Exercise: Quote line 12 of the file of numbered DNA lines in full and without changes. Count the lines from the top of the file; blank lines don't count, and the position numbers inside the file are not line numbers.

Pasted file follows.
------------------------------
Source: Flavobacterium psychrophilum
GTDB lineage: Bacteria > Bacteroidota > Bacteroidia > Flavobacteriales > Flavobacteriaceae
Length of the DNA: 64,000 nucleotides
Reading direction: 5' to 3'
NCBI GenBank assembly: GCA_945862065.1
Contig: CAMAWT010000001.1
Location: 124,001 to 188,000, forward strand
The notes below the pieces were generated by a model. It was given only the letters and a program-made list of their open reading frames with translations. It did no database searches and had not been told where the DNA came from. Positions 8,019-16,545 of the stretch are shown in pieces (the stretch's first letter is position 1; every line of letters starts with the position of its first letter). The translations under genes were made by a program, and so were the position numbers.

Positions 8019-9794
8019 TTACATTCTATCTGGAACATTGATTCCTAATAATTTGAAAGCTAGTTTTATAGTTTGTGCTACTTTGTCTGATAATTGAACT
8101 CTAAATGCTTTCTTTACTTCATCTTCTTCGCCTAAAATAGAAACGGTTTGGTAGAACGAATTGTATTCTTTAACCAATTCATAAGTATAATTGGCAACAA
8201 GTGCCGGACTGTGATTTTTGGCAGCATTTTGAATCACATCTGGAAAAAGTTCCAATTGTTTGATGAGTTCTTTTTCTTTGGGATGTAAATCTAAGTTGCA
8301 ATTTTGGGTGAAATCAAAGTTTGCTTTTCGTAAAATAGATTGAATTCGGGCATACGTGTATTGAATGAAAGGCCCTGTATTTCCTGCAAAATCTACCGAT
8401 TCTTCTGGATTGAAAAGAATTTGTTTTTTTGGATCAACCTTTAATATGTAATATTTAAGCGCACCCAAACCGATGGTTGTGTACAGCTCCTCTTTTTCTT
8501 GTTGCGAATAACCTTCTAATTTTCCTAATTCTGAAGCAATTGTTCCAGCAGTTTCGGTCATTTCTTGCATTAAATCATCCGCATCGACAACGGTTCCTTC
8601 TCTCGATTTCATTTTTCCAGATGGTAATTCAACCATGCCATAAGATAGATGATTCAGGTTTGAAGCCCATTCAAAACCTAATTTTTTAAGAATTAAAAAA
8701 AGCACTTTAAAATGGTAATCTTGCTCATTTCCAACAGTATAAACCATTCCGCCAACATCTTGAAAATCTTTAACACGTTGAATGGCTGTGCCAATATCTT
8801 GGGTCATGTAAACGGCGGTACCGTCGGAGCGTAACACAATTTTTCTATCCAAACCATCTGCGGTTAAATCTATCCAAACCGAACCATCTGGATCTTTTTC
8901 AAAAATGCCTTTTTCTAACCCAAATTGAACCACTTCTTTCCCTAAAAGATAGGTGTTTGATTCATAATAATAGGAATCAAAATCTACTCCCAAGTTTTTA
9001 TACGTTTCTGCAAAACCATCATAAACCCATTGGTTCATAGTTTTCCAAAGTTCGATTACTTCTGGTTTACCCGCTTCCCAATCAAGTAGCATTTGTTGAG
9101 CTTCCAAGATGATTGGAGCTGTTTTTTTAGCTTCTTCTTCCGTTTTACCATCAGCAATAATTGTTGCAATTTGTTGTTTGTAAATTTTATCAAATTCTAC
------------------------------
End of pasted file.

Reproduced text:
8201 GTGCCGGACTGTGATTTTTGGCAGCATTTTGAATCACATCTGGAAAAAGTTCCAATTGTTTGATGAGTTCTTTTTCTTTGGGATGTAAATCTAAGTTGCA